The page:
The #1 Mistake You're Making When Washing Dishes

The #1 Mistake You're Making When Washing Dishes
Washing dishes is an inevitable—and often dreaded—chore. While you may be able to delegate some of the load to a dishwasher, there are some items that just have to be hand-washed (check out these eight items that should never go in your dishwasher) or require a little extra TLC. As you're scrubbing away, you may be surprised to learn that choosing a sponge versus a dish brush can have an impact on the amount of bacteria in the kitchen. In fact, using a sponge instead of a dish brush is the No. 1 mistake you're making when washing dishes—here's why.

Both sponges and dish brushes are effective tools for cleaning dishes—but when it comes to bacterial growth, a 2021 study published in the International Journal of Food Microbiology concluded that dish brushes are the more hygienic option. The study found that brushes had the lowest bacterial numbers, which was in part due to their ability to dry quickly and absorb less water than sponges. Meanwhile, the study noted that a sponge's longer drying time and humid conditions could help facilitate the growth of Salmonella, a bacteria that frequently causes foodborne illness, according to the U.S. Department of Agriculture.

While it may seem like a minor choice, switching to a dish brush instead of a sponge can help reduce your exposure to bacteria in the kitchen. Another easy food-safety measure you can follow is to clean your dish brush or sponge frequently. The study also identified the three most effective methods for cleaning these tools: soaking in chlorine, cleaning in a dishwasher and boiling. While none of these methods will completely eliminate all bacteria, they will reduce it and can help extend the usability of the brush or sponge. Better yet, plan to replace your dish brush or sponge on a regular basis. For brushes, cleaning service company Molly Maid recommends every four weeks, while sponges should be replaced every week. When you notice the bristles on a brush fraying, or your sponge or brush has an odor, it should be tossed.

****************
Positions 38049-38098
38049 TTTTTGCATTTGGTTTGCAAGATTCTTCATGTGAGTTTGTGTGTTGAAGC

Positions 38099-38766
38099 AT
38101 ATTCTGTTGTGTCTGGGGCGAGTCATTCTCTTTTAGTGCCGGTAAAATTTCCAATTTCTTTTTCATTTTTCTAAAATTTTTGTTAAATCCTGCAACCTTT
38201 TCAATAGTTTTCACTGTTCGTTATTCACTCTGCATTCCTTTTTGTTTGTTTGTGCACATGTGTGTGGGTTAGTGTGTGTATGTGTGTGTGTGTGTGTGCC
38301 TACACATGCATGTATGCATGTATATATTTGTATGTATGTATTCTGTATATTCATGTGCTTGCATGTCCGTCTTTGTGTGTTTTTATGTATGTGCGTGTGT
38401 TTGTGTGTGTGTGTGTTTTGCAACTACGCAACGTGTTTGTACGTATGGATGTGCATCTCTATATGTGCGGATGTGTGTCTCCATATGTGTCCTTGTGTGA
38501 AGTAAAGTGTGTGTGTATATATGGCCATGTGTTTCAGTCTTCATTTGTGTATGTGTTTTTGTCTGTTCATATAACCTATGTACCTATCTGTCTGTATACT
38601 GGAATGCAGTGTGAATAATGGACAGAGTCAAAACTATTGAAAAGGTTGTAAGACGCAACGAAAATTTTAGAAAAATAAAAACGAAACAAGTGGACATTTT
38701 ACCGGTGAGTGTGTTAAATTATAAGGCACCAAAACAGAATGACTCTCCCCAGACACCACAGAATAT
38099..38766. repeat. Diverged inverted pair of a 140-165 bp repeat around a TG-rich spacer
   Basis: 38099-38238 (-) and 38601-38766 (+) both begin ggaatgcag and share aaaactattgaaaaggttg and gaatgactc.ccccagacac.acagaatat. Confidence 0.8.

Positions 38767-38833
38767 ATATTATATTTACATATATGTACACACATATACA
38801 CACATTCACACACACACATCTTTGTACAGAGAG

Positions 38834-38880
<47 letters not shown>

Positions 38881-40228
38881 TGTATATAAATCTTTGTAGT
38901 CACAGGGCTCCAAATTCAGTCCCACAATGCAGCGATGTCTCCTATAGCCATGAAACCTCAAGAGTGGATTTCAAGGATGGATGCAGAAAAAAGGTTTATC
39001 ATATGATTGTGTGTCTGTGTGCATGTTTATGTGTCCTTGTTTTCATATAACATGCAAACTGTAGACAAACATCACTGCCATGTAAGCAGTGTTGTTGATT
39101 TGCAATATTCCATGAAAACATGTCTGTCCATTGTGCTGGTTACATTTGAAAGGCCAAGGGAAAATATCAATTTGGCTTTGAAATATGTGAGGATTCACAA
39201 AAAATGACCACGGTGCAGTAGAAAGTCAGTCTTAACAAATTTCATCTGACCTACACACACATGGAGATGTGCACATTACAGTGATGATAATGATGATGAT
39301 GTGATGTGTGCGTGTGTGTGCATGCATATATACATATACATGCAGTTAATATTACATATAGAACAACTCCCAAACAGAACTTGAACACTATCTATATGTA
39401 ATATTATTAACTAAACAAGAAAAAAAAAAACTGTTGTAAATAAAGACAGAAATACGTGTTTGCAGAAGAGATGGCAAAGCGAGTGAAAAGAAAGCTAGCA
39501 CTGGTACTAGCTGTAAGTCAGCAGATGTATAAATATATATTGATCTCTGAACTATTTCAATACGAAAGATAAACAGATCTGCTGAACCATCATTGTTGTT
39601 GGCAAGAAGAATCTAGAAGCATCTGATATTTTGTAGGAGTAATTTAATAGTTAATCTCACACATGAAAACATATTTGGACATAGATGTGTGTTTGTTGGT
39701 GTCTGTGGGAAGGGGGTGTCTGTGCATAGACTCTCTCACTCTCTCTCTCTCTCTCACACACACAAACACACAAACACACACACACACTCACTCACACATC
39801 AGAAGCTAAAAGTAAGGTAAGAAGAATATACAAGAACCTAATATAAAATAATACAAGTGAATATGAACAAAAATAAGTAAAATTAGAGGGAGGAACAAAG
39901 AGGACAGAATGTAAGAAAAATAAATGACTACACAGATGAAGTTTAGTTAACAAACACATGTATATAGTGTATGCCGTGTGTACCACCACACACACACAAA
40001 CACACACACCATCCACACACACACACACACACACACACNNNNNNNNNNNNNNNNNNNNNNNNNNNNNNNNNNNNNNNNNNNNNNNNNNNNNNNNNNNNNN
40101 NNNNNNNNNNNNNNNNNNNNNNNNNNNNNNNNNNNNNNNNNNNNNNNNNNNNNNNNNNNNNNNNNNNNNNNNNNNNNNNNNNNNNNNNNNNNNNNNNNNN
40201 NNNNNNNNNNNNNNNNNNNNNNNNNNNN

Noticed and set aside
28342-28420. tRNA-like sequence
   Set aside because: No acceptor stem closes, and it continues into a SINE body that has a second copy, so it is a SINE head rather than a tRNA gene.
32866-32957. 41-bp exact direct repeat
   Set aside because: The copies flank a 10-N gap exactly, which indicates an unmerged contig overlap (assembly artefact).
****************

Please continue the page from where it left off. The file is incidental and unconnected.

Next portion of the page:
Bottom Line

Kitchens can be breeding grounds for many bacteria, from sources like raw chicken to damp dish towels. One easy way to minimize bacterial growth is to use a dish brush instead of a sponge when hand-washing dishes. Be sure to regularly clean and replace your dish brush.

SpongeBath Solves The Germy Sponge Problem: https://www.spongebath.com/pages/sponge-bath-landing

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